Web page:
contrast resolution, and is capable of multidirectional imaging,
simultaneous imaging of multiple sections, and visualization of
blood vessels without the need of contrast injection. The aim of
present study was to compare the diagnostic performance of
MRI with FIGO clinical staging in the pretreatment evaluation
of invasive cancer of the cervix using surgicohistopathological
findings as the reference standard.

Materials and Methods


This cross sectional study was performed in Department
of Radiology & Imaging, Dhaka Medical College Hospital with
the collaboration of Obstetrics and Gynecology unit. Between
the period of July, 2010 to June, 2012, 30 patients meeting the
selection criteria were included in the study. Inclusion criteria
were- patients having biopsy confirmed invasive cervical cancer
for which surgery was intended and for which a FIGO clinical
stage II-A was assigned before imaging, patients who were
willing to undergo surgery and suitable for contrast enhanced
MRI. Exclusion criteria were - Patients not suitable for surgery
or refused to do MRI scan and surgery, patients in whom
surgicohistopathological report were not available. Patients
were examined under anesthesia by the gynecolologic surgeon
to determine the appropriate clinical FIGO stage (Figure A).
Patients were instructed to fast for 4-6 hours before the MRI
examination to limit artifact due to small bowel peristalsis. MR
examination was performed in all patients by using 0.3 Tesla,
HITACHI- MRI machine. In each patient, images were obtained
with 1 cm thick contiguous sections in transverse, sagittal and
coronal planes. The matrix was 256256, with a 32 cm field of
view, and the data were displayed in a 512512 matrix. Imaging
protocols was preset in machine. Post contrast images were
achieved by delivering a bolus (50 ml) Gadolinium DTPA in
intravenous route manually by medium hand pressure (at a rate
of about 1-1.5 ml/sec with 19/20 gauge needle) and completed
by 50-60 sec.

Figure A: Classification of cervical carcinoma using FIGO and TNM staging system (After Sala et al. 2007).8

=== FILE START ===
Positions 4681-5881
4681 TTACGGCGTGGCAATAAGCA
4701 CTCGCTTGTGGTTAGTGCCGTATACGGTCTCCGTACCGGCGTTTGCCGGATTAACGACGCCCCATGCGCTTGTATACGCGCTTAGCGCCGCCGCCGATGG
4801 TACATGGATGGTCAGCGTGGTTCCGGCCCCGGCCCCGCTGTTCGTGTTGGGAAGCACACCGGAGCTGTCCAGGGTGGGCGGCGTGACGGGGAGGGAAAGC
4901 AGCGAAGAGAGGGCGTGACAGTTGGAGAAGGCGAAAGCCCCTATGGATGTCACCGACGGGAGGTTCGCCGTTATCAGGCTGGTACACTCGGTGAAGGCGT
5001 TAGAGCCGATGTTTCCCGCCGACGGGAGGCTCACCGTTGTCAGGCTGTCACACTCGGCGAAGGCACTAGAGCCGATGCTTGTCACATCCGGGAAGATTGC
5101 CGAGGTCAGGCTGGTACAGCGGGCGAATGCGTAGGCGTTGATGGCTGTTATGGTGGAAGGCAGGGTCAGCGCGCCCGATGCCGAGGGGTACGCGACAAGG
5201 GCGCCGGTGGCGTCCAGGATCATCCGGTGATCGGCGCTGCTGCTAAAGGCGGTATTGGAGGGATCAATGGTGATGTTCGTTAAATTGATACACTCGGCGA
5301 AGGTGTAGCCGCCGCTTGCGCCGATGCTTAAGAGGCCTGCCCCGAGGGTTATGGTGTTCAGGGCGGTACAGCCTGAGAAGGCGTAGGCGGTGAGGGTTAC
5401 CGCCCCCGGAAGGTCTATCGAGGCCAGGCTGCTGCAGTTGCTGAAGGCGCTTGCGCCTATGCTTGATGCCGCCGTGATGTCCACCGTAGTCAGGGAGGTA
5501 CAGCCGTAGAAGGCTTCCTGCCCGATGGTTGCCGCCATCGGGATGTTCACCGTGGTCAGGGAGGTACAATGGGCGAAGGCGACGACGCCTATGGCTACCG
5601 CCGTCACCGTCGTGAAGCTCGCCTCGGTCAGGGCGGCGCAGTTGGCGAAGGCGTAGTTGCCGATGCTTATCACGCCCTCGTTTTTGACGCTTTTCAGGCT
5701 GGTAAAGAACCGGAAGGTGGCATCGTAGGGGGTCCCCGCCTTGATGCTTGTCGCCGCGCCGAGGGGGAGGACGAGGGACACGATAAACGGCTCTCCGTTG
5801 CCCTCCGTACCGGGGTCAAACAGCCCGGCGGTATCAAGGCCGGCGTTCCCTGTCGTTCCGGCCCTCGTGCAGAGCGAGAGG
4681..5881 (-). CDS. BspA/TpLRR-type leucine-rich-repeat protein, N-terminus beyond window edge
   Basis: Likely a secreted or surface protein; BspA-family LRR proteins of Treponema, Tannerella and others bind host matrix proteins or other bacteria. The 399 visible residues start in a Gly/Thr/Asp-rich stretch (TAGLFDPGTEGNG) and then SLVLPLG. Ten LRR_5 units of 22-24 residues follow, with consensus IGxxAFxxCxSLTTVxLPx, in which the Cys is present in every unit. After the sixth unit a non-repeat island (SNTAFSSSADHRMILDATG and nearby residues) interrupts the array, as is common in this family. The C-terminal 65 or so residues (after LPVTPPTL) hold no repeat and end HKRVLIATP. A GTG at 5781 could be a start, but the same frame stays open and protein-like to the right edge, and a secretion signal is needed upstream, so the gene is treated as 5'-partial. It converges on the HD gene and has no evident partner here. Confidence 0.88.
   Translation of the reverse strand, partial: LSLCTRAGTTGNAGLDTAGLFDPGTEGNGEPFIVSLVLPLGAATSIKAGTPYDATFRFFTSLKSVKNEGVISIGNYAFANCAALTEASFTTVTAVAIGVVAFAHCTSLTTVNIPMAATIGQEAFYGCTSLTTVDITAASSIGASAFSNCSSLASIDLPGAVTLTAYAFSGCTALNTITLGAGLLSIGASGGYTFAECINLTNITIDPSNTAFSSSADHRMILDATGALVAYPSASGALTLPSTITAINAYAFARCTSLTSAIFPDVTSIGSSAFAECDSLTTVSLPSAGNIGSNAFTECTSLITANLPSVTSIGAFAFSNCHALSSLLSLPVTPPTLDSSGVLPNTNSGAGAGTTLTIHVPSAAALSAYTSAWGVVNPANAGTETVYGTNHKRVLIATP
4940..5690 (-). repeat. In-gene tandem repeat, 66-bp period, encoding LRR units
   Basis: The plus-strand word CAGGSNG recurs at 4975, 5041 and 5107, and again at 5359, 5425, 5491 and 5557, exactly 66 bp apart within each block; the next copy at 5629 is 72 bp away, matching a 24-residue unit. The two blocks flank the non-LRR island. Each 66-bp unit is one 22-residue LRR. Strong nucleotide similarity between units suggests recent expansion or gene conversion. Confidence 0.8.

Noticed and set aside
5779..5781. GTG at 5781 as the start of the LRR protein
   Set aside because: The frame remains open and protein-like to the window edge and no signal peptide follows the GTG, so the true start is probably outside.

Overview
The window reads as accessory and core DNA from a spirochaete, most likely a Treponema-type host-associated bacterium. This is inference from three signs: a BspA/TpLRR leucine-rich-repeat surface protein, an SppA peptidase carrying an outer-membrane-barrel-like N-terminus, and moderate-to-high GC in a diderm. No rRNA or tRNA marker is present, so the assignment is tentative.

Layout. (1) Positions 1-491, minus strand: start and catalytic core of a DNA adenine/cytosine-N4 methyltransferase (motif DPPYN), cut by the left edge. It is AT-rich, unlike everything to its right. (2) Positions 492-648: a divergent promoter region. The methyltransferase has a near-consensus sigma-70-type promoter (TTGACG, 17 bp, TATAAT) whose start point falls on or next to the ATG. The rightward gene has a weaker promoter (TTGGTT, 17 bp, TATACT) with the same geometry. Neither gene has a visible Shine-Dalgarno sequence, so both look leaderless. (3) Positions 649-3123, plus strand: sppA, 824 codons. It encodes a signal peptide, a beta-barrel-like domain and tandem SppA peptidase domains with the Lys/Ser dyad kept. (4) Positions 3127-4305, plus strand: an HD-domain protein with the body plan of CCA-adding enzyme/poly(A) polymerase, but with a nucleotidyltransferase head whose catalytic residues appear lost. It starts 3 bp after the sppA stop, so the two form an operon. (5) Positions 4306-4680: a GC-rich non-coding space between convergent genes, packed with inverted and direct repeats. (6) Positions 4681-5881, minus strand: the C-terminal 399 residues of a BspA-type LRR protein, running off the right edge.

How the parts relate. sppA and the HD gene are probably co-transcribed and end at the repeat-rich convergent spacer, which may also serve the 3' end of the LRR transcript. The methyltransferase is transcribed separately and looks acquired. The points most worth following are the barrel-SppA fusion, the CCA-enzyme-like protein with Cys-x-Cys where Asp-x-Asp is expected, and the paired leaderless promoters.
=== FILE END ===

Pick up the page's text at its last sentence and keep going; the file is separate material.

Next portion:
002

How to cite this article: Nazmun N, Rokshana A, Shahryar N, Asifa S, Sahara H, et al. Diagnostic Performance of Magnetic Resonance Imaging in the
Pretreatment Evaluation of Invasive Cervical Carcinoma. J Gynecol Womens Health. 2016; 1(1): 555551.

Journal of Gynecology and Womens Health


All MR images were interpretated without knowledge of the
clinical or surgicohistopathological findings and based on specific
MR imaging staging criteria Togashi, et al. [7] by the investigator
and one of the expert radiologists of the department. Finally, the
diagnostic effectiveness of MRI staging and clinical FIGO staging
were evaluated against the surgico-histopathological reports [8].

Observation and Results

This cross sectional descriptive study was carried out


on 30 purposively selected subjects whose age ranged from

35 to 70 years. All patients who attended in the Department


of Radiology and Imaging, Dhaka Medical College, hospital,
Dhaka, having biopsy confirmed cervical cancer of FIGO Stage
IIA scheduled for surgery based on clinical assessment
during the period from July, 2010 to June, 2012 were included
in this present study. MRI was done and compared with that of
surgicohistopathological findings. Data regarding the clinical,
MRI and surgicohistopathological findings are presented in
(Tables 1-4 and Figures 1,2).

Table 1: MR imaging findings of 30 patients with invasive cervical carcinoma.


MRI Findings

Characteristics

No of patients

Percentage

Location

Anterior lip

6.67

Circumferential

27

90

Endophytic

27

T2W-Hyper

30

Posterior lip

Nature

Exophytic

Signal intensity

T1W-Iso-hypo

Contrast

Present

Enhancement

93.33

30

6.67

10

33.33

Partial

26

86.67

Lower uterine segment

14

46.67

Lower1/3rd vagina

Complete

Upper2/3rd vagina

urgical Stage

Total

IB

IIB

13.33

23.33
3.33

13.33

6.67

Table 2: MR imaging stage compared with surgical stage.

003

28

100

No invasion

5cm

Rectum

IVA

100

36.67

Urinary-bladder

IIIB

30

11

Pelvic wall

IIIA

90

3-5 cm

Parametrium

IIA

10

3 cm

Stromal invasion

3.33

Absent

Size

Extension

3.33

MR Imaging Stage
IB

IIA

IIB

IIIA

IIIB

IVA

10

07

02

01

00

00

00

06

01

01

04

00

00

00

10
01
00
03

01
00
00
00

08
00
00
00

01
00
00
01

00
01
00
00

00
00
00
00

00
00
00
02

How to cite this article: Nazmun N, Rokshana A, Shahryar N, Asifa S, Sahara H, et al. Diagnostic Performance of Magnetic Resonance Imaging in the
Pretreatment Evaluation of Invasive Cervical Carcinoma. J Gynecol Womens Health. 2016; 1(1): 555551.

Journal of Gynecology and Womens Health


Table 3: Clinical (FIGO) stage compared with surgical stage.
Clinical Stage (FIGO)

Surgical Stage

Total

IB

IIA

IIB

IIIA

IIIB

IVA

IB

10

06

03

00

00

00

00

IIB

06

00

00

00

00

00

00

IIA

10

IIIA

01

01

IIIB

00

00

IVA

20
00

00

03

00
00

00

00

00
00

00

00

00
00

00

00

00
00

00

00

00

00

00

Table 4: Diagnostic performance of MRI scan and Clinical staging for detection of carcinoma of cervix considering surgicohistopathological
results as gold standard test.
Staging

Sensitivity

Specificity

MRI

Clinical

IB

90.00

29.41

IIB

60.33

00

IIA
IIIA
IIIB
IVA

80

100
00

66.66

84.34
00

MRI

Clinical

75

53.84

55.36

00

00
00

*Results were expressed in percentage.

100
100
00

100

Positive predictive value

63.86
00
00
00

MRI

Clinical

64

45.49

64.5

00

100
100
00

100

84.87
00
00
00

Negative predictive value


MRI

Clinical

93

36.84

56.33

00

90.9
100
00

96.42

Accuracy
MRI
80

Clinical
40

45.86

93.33

67.44

00

100